Here’s a global question.

Imagine you’re travelling to Thailand. It’s the 1990s. Following some recent terrorist activity in the country.

I’ve got two questions for you:

  1. How much would you pay for a travel insurance policy paying $100,000 in case of death for any reason?
  2. How much would you pay for a travel insurance policy paying $100,000 for death in a terrorist act?

This was an experiment covered in Daniel Kahneman’s Thinking, Fast and Slow. And in case you’re wondering, turns out most people will pay more for the second policy.

Which makes no sense at all, since Policy 1 is clearly the better policy giving you more options.

Local or global?

Blindness creeps in due to localisation. We’re blind to our blindness because we’re focused on our immediate environment. The best thing you can do is read, travel and go beyond. Because we tend to exaggerate how knowable the world is.

People buy homes in areas they know, often not far from their old home. When it comes to the stock market, they favour shares on their local exchange. And the comment I often get is this: ‘Aren’t global shares at the risky end of things?’

The reality is that great businesses exist all over the world

If you’re in a smaller country like New Zealand or Australia, you could potentially spread or even reduce your risk by investing in larger companies and industries overseas.

As an example, insurance is an industry that offers growth and income.

From my New Zealand base, I am a customer and investor in Tower Insurance [NZX:TWR]. They’ve recently conducted a rights issue to buy Youi Insurance, which has about 34,000 policies. We estimate this acquisition may take the business toward 500,000 policies — or customers.

Could it be an opportunity to enter or top up on Tower now? Enjoy some growth if and when the dividend gets restored?

A better investing option

Well, compare this to the global insurer we recently added to our Lifetime Wealth Investor portfolio. This business has 33 million customers, pays a current dividend of over 7% per annum, and shows capital growth of 12% since we added it last month.

While Tower may be a straightforward choice for local punters, the larger global insurer also presents an opportunity to diversify.

Of course, there is also currency risk — and currency opportunity to consider.

‘Top-down investing’ leads us to global investing

With top-down, you first look at the macro-picture of an economy.

As an investor, you’re looking to find an economy that can offer solid growth for the businesses operating within it.

The ideal situation is an economy in transition. Or facing some sort of temporary uncertainty. The Brexit situation in the UK has been one example. A lot of economic and share-price growth went into ‘pause mode’ or backwards while investors waited for the situation to clarify.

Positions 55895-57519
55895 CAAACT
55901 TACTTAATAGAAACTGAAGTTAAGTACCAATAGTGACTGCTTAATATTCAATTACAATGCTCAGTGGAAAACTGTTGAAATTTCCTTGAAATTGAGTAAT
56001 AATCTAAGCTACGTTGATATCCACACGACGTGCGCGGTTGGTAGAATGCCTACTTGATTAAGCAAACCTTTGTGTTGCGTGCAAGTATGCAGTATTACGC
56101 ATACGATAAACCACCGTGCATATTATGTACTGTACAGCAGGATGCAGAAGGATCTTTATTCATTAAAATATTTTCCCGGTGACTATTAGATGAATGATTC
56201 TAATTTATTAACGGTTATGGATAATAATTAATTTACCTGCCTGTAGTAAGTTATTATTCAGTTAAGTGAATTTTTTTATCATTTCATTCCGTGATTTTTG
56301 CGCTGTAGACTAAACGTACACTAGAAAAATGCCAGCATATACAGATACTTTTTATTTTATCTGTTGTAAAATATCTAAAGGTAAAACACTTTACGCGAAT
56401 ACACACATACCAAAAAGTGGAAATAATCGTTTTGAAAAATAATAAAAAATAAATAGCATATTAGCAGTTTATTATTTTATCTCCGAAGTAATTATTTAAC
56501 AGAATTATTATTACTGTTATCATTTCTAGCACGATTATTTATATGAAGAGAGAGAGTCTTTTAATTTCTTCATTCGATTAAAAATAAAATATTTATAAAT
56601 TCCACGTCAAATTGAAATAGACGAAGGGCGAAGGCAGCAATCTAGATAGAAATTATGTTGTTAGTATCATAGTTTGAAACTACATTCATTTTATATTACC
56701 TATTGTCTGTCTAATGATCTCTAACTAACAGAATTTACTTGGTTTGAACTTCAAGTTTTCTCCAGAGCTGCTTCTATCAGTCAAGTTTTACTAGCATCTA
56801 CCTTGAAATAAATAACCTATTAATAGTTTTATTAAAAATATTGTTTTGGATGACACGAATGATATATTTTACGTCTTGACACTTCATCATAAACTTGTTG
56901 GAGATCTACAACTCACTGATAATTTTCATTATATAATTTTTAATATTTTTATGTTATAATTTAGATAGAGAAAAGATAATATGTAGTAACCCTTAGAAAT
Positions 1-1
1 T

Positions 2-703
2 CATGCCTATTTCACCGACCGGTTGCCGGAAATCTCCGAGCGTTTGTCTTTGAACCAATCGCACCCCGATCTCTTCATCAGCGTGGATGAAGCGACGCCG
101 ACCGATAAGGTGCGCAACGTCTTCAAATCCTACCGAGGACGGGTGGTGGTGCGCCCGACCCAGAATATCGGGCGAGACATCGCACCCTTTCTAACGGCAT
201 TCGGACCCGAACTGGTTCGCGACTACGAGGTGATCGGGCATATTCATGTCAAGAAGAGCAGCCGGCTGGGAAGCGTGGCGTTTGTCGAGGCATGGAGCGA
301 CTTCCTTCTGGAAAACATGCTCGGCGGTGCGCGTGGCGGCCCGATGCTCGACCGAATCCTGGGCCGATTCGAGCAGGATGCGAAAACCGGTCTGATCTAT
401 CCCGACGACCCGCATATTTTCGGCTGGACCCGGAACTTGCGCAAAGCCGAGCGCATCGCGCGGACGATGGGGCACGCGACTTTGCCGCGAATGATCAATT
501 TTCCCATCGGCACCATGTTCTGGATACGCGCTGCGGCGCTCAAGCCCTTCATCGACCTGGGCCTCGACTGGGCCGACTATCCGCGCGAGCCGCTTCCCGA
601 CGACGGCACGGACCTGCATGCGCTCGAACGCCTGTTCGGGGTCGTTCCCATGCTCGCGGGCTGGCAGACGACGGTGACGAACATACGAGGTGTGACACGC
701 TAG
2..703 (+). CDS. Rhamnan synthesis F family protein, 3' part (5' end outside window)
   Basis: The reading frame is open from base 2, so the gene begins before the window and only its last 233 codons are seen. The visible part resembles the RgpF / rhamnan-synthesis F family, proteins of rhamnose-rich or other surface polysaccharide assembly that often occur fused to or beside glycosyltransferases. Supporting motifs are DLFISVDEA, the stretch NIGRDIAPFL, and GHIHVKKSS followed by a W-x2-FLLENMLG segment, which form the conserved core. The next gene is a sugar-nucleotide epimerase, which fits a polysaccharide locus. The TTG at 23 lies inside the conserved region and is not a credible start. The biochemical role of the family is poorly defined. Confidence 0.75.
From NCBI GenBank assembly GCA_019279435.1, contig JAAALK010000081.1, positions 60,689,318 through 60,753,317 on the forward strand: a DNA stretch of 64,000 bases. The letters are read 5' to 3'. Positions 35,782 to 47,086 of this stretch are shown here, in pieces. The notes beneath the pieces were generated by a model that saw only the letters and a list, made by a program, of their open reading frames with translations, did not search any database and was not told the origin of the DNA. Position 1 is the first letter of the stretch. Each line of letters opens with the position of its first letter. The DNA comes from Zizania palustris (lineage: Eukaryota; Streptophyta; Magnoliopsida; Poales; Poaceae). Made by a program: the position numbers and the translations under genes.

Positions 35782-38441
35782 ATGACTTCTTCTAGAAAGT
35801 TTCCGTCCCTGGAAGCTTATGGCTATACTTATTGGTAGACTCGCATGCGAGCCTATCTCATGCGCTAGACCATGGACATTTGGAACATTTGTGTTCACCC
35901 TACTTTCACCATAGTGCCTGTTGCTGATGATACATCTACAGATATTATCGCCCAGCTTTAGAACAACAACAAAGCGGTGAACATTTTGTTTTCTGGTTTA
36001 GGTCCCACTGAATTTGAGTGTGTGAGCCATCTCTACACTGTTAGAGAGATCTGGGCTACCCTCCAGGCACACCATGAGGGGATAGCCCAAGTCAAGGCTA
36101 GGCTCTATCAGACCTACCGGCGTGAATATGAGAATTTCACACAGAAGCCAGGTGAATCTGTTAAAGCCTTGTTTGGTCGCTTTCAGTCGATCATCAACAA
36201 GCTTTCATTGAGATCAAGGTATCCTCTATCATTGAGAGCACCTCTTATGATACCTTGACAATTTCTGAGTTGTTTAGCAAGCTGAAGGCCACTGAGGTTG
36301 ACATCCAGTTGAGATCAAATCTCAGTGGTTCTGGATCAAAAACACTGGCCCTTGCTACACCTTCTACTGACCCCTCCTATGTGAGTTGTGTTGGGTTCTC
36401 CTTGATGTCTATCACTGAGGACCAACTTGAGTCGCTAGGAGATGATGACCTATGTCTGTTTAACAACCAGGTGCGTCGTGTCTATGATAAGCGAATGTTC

Most investors cannot stand uncertainty. A patient, top-down investor can consider the growth opportunity.

Of course, there is some risk too. We don’t yet know how ‘New Year’s Leave’ is going to go for Britain.

Following macroeconomic analysis, you look into sectors and trends that could outperform. Pharmaceuticals for an ageing population. Infrastructure for a growing one.

Then you find some specific companies that could capture the macro and sector benefits. And provide business and income opportunities of their own. At this point, you can undertake more detailed analysis on those businesses.

Avoid local bias

Your top-down analysis helps you avoid being blindsided by local bias. It helps you see the whole picture. And hopefully make better investments.

So next time you’re attracted to something just because it’s familiar or local, don’t forget the world is a big place. There could be even better opportunities out there.

With Brexit at least on the way to a deal — and the currency and our stock picks all nicely up — we’re now running that top-down analysis over other economies.

What’s next?

Stay tuned. I’ll be visiting Singapore and Japan early next year. And keeping abreast of developments in ever-volatile Europe.

The Australian economy will also be one to watch.

Of course, when investing there is also opportunity cost to consider. I looked at this in my last article: The Money Deck — Could You Stack It to Your Advantage?

Stay tuned.

Want a big life? Gotta think big. So live local but look global.


Simon Angelo


PS: If you’re considering our Lifetime Wealth Investor program, test-drive it for a month or so here and see what you think of the opportunity.